The world's foremost supplier of genetically engineered mice, the Jackson Laboratory in Bar Harbor, Maine, is scurrying to hire as many as 20 geneticists over the next three to four years. These scientists will join the 23 principal investigators currently working at the lab, says its director, Kenneth Paigen.

Struck by a fire in May 1989 that left five men injured, destroyed an entire wing of the complex, and killed 350,000 mice, Jackson Lab has recovered and is now expanding its facilities.

An $11 million, 49,000-square-foot research building is being designed by Boston-based contractor Payette Inc. According to Paigen, the new workplace, scheduled to open in October 1993, will have space for 16 investigative teams.

Additionally, says Paigen, though not related to the new building, construction of four new mouse rooms to house and clean the small rodents will be completed within a year. Since the fire, a portion of...

All of this is being done, Paigen says, in anticipation of the needs of what has been termed "the decade of the mouse."

Mice And Medicine The Jackson Laboratory, a nonprofit mammalian research facility, founded in 1929, is located in rural Maine between placid Frenchman's Bay and mountainous Arcadia National Park. The nearest city, Bangor, is 60 miles away.

The lab is home to 1,700 varieties of mice--which, according to lab staff, account for more than 75 percent of the world's known mouse mutations.

According to the Harvard Health Letter (17:1-8, 1992), the mouse was one of the 10 most important medical advances of 1991, along with new therapies and surgeries.

"They said the decade of the mouse had dawned," Paigen says, referring to the publication's contention that mice are going to be vitally important to future scientific investigations. "Since recovering from the fire, we can't supply the mice fast enough," adds Paigen, a former chairman of the department of genetics at the University of California, Berkeley.

The urgent need is based on the fact that many of the new chemical treatment techniques being engineered by modern medical science are first tested on mice, says Patricia Tanski, the lab's assistant director. Because the genetic makeup of mice is similar to that of humans, the rodents become easy models in biomedical studies.

For example, the lab's severe combined immune deficiency (SCID) mouse is useful in the study of muscular dystrophy, malaria, sickle-cell anemia, AIDS, and Lyme disease, largely because it is able to accept living human tissue, Tanski says.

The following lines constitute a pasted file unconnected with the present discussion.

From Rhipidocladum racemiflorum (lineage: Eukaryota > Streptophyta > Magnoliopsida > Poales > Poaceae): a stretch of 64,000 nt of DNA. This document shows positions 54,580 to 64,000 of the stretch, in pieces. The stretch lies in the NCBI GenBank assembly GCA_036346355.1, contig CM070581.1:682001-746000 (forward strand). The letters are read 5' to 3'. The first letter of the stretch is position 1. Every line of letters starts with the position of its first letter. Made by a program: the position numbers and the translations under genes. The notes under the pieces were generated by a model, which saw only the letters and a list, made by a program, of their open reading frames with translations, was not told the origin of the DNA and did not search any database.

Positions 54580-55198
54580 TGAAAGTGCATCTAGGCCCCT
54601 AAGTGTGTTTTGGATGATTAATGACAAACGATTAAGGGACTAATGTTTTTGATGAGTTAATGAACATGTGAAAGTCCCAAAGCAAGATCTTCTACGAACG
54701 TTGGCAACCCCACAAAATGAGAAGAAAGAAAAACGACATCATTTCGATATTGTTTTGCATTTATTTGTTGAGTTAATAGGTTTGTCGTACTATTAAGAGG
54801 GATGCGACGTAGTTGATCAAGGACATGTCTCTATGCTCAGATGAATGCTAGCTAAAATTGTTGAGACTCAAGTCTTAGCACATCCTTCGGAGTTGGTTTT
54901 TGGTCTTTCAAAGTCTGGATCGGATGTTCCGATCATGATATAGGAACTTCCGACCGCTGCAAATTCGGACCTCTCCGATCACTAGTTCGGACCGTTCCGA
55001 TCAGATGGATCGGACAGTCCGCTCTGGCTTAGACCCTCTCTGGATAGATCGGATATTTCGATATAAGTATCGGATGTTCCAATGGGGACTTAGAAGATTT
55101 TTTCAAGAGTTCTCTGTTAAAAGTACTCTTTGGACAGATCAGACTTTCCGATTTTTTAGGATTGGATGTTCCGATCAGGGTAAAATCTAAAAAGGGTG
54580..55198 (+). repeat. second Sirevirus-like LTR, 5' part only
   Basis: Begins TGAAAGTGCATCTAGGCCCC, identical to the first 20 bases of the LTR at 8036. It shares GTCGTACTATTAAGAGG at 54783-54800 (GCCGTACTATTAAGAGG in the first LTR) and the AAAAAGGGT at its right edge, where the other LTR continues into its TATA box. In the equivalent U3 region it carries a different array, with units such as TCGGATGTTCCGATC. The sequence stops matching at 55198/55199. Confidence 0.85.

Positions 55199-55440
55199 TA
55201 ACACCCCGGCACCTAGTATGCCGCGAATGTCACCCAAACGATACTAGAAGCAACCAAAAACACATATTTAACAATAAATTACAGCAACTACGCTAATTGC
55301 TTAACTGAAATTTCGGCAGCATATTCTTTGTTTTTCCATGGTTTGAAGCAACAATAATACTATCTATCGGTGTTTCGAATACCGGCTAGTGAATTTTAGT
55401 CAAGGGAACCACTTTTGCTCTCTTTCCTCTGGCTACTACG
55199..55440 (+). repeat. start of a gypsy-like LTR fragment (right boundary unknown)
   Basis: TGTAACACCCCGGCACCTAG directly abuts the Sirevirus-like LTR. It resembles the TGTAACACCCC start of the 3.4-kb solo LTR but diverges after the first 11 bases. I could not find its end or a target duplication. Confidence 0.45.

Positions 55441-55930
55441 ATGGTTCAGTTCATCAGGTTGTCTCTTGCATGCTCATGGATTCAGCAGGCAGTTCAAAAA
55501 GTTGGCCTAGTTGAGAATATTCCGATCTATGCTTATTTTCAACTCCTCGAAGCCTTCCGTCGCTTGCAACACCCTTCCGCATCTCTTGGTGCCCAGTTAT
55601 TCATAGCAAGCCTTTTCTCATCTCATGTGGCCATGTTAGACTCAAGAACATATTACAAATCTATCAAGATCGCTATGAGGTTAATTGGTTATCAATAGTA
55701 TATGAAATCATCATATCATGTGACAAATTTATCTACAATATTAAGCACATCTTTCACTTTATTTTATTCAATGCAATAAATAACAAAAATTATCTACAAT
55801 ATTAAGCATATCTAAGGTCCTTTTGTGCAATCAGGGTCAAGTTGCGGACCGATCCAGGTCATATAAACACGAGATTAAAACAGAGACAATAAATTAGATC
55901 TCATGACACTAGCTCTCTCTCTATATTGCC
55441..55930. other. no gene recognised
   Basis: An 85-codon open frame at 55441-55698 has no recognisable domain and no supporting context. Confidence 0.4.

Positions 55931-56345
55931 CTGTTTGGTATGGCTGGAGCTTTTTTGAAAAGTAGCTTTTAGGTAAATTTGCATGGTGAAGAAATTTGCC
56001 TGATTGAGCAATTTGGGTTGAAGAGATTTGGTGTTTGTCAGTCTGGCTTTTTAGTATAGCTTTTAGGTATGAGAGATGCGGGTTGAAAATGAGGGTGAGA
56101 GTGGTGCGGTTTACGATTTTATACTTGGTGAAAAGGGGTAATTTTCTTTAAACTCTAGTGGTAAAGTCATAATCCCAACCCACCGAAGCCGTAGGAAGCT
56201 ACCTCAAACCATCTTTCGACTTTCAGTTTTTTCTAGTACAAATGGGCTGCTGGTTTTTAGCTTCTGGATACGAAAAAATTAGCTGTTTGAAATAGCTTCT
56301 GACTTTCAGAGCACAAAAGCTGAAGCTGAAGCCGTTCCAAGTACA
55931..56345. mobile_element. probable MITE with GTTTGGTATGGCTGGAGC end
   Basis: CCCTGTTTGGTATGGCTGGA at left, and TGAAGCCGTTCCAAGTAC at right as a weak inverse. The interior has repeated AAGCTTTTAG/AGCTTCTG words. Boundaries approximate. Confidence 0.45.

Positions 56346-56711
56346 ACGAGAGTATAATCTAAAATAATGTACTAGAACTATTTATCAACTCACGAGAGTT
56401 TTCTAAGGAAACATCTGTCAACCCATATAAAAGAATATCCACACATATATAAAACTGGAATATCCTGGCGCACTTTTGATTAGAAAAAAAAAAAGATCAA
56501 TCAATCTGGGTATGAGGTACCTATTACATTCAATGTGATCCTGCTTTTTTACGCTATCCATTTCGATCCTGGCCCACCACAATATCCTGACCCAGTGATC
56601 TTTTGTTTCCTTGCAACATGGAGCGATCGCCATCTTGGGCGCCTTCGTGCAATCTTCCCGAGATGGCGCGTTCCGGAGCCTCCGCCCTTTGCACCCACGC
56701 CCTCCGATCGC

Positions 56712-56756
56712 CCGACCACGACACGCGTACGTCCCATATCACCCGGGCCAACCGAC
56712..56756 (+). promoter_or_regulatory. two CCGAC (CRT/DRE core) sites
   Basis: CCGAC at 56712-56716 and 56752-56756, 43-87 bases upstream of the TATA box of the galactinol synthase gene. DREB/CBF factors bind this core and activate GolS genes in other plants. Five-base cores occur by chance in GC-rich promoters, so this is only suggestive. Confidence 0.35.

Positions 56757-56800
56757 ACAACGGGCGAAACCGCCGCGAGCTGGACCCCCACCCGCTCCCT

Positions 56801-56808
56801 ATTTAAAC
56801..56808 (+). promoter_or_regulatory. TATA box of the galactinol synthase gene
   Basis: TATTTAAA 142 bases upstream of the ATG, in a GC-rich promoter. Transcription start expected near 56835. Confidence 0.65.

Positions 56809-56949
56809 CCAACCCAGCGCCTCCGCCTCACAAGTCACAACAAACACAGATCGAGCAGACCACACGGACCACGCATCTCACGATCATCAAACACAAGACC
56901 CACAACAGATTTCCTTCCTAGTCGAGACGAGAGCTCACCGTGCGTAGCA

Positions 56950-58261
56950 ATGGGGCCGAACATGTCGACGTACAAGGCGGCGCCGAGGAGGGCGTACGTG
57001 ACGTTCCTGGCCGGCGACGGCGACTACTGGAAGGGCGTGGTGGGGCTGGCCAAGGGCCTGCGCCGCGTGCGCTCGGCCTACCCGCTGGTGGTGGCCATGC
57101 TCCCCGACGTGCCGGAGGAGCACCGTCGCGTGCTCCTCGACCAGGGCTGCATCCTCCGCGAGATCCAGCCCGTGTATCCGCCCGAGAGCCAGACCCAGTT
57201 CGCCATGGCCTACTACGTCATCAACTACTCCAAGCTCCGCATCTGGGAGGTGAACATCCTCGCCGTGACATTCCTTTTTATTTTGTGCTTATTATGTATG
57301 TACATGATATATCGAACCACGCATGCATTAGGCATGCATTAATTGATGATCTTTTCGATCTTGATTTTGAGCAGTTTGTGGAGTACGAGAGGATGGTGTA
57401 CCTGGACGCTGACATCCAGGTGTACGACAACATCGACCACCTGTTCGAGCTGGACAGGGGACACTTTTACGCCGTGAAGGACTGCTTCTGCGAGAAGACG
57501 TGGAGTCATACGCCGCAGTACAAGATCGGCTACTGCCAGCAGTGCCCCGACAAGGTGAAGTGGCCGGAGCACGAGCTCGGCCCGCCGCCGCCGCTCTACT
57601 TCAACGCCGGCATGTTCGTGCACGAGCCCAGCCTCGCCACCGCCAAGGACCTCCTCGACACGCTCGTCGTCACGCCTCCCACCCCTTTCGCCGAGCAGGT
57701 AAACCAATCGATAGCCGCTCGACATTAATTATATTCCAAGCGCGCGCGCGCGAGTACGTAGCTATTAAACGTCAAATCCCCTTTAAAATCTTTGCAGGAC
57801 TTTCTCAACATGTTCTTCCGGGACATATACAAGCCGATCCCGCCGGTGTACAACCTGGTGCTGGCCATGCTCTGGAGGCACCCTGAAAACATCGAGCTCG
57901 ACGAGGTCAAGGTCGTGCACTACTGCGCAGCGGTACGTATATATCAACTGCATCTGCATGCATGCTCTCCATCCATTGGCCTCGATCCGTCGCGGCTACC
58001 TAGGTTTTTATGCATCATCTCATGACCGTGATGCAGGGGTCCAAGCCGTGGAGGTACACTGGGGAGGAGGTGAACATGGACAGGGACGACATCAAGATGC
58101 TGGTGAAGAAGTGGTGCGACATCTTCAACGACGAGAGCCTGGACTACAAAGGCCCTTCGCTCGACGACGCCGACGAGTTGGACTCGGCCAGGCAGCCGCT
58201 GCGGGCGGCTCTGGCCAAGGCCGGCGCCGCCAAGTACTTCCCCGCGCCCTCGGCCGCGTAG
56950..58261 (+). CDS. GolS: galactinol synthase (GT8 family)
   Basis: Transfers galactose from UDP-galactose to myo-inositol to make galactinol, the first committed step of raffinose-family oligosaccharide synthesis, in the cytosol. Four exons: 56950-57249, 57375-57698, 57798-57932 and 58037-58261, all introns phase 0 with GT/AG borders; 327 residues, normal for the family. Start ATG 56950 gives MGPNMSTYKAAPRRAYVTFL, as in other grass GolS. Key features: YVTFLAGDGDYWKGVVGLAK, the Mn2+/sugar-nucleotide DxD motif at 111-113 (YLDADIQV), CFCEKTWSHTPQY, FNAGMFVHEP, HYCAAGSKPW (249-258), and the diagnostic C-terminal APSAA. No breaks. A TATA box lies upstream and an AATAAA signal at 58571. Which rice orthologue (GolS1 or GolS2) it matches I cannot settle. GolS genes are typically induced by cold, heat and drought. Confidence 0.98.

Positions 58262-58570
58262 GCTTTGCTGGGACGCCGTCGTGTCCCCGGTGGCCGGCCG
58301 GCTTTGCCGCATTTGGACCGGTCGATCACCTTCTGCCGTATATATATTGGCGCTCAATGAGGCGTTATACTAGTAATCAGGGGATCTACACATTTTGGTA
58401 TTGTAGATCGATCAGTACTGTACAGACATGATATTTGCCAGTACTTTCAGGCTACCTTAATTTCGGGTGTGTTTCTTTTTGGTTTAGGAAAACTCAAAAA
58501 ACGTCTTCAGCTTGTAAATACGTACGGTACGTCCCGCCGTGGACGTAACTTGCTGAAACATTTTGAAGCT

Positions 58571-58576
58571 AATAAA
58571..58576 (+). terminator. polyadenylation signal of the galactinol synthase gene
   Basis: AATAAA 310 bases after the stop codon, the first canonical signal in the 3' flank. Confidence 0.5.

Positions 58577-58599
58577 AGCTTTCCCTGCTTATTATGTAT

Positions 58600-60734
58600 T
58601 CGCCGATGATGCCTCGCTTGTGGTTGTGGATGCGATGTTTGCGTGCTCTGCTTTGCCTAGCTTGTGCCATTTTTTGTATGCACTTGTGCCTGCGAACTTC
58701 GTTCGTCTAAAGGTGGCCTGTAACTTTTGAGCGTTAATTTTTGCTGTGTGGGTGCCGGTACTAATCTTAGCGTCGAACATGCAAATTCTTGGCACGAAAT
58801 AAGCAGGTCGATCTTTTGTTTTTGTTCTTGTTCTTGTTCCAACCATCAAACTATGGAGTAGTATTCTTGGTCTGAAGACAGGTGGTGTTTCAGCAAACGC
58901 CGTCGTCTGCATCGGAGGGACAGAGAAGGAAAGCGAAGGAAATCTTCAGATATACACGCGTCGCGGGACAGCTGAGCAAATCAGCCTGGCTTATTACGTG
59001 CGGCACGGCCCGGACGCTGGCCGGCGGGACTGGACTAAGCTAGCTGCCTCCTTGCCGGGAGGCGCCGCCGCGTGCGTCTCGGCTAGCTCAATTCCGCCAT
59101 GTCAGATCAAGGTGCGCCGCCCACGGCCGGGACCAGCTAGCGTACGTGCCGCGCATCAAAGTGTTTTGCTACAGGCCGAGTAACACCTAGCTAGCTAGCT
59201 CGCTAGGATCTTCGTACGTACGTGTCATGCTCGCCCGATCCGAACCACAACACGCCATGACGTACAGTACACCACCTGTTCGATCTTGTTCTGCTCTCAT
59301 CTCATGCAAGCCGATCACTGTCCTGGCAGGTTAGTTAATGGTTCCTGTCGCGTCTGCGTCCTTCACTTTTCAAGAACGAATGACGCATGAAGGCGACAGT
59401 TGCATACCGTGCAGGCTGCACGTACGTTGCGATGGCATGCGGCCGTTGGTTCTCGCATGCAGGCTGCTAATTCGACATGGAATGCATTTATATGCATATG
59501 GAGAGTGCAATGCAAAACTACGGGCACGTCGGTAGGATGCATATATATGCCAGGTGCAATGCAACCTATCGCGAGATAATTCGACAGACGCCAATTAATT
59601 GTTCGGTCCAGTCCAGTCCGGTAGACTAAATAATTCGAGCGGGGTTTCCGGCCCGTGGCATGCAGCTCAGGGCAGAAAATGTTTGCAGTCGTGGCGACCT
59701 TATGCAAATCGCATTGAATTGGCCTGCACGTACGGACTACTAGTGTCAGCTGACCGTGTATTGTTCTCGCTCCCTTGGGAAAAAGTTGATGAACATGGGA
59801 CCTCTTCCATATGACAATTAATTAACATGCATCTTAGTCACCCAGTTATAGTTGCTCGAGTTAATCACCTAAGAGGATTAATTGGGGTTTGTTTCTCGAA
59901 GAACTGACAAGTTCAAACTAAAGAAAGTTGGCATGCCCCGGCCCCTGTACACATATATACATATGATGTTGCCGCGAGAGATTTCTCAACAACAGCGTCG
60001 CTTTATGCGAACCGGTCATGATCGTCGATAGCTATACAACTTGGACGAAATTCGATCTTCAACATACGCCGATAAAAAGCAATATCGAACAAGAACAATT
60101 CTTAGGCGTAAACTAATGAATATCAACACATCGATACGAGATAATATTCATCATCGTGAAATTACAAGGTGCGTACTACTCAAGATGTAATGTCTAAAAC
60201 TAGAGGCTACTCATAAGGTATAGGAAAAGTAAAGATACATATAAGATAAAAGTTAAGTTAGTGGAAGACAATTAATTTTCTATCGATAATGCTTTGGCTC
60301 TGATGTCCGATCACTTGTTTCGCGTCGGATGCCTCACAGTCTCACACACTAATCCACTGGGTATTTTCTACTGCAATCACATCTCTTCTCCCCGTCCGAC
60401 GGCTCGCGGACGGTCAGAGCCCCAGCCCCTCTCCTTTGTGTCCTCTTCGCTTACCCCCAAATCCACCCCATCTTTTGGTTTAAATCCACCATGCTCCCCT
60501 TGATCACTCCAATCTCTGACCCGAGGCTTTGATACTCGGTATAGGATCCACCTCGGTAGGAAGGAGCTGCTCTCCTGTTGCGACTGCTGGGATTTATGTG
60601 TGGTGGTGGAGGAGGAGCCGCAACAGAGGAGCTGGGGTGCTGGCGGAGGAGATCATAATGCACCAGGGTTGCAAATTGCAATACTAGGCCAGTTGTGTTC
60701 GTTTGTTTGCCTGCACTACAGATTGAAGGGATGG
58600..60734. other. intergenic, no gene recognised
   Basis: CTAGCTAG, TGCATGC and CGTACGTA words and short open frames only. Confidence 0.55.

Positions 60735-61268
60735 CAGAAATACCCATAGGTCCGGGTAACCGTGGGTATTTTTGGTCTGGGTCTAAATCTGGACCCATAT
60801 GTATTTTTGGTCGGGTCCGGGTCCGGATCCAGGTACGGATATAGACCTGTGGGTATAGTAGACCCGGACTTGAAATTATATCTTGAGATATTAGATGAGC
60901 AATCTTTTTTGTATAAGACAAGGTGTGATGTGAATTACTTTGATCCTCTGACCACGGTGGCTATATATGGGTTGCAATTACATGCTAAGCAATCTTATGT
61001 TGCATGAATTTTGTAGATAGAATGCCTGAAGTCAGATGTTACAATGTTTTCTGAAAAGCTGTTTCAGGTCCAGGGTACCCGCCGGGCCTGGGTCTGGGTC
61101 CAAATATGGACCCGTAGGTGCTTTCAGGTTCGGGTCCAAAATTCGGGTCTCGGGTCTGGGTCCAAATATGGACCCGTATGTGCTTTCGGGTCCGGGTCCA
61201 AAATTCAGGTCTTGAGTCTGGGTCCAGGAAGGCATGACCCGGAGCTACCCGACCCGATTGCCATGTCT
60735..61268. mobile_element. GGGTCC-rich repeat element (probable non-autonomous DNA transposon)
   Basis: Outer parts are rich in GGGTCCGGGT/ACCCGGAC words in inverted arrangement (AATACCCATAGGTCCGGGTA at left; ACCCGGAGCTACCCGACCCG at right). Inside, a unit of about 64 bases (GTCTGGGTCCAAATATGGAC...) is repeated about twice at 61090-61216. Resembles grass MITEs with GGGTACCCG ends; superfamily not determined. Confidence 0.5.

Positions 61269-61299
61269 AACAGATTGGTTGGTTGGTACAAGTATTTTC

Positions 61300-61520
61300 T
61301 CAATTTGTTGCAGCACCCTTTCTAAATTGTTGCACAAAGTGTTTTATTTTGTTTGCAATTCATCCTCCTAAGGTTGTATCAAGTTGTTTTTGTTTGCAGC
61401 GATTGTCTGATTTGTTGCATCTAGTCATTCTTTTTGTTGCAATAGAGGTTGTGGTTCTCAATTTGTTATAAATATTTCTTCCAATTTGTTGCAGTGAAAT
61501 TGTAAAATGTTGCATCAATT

Because of new techniques in gene therapy and newly developed mice that can accept human tissue as well as copies of human genes, Tanski says, a broad array of research areas dealing with human disease--such as cancer, diabetes, and multiple sclerosis--will require considerably more mice.

The lab's research teams breed their mice by utilizing transgenics, deliberate genetic alterations, and naturally occurring mutations, which are meticulously tracked by the staff, Tanski says.

Recovery And Recruitment As a recession grips other industries in the United States, Paigen says that the lab doesn't seem to be heavily affected. Its recovery from the fire and subsequent expansion are attributable to grants from the federal government and many private contributions, he says.

The lab's financial summary for 1990-91 shows total annual revenue (including sales, grants, and other investments) of $32.4 million; it also received more than $1 million in philanthropic donations.

Moreover, Tanski says, these figures represent the tail end of a decline in revenue following the 1989 fire. And now, she notes, after 11 months of fiscal year 1991-92, the lab may soon reach pre-fire revenue levels and maybe even exceed them.

Though the lab's recruitment effort is focused on bringing in promising young researchers, Paigen says he is not limiting the search specifically to investigators at one level of experience.

He says that overall, the lab is looking to hire researchers with experience in the areas of mammalian molecular genetics; immunology and hematology; cancer and developmental biology; and metabolic diseases, such as obesity, athero- sclerosis, and diabetes.

Tanski says that selecting the right scientist is a challenge--especially because the lab is "only looking for the best."

She adds that an important aspect of the selection process is evaluating the chemistry between a new recruit and the scientists already working at the lab. "A perfect example is Wayne Frankel," says Tanski of the lab's first recruit under the new effort. "He is moving right into research and starting several collaborative experiments."

Frankel, a molecular geneticist from Tufts University School of Medicine, says the recruitment process is elaborate and lengthy.

"A researcher wanting to come here must be committed to the mouse as a model system for human disease and disorders--and [have] some knowledge of mouse genetics," he says.

"But you don't have to be an expert; you will learn what you need to here."

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